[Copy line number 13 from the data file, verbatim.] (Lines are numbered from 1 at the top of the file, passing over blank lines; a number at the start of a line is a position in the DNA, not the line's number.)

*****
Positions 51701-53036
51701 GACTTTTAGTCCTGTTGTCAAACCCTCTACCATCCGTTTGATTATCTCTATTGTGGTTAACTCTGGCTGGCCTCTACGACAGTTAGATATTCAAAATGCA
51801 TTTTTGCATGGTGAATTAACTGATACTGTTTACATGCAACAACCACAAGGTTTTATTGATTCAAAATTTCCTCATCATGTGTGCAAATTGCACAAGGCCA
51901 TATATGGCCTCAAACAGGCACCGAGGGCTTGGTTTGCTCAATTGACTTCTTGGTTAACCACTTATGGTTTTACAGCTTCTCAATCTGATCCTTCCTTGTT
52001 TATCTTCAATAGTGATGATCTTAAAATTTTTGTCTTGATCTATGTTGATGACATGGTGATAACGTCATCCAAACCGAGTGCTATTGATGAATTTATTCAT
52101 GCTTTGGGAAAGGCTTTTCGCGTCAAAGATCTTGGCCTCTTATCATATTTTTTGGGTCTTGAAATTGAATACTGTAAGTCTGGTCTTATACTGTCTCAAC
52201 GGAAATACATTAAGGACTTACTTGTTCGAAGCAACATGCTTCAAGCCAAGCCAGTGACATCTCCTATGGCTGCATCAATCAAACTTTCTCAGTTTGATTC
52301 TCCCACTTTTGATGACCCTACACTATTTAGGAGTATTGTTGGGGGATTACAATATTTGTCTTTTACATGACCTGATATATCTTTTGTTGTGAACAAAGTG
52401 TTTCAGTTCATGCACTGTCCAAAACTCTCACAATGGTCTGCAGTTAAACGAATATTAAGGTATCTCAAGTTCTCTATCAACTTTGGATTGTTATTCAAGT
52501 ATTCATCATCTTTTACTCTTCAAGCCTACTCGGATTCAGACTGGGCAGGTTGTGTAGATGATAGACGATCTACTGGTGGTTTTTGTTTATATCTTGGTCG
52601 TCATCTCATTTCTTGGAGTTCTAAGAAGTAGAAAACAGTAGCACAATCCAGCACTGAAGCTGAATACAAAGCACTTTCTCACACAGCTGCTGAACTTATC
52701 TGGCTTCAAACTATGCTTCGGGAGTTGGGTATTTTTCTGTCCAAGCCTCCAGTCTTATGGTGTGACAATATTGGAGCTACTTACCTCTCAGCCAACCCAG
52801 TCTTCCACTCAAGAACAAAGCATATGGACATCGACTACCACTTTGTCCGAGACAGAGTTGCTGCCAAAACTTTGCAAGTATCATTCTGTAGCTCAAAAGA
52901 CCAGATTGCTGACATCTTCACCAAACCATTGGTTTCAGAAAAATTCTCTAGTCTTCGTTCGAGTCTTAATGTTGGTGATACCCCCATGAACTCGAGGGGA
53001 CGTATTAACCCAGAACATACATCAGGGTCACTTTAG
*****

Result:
52801 TCTTCCACTCAAGAACAAAGCATATGGACATCGACTACCACTTTGTCCGAGACAGAGTTGCTGCCAAAACTTTGCAAGTATCATTCTGTAGCTCAAAAGA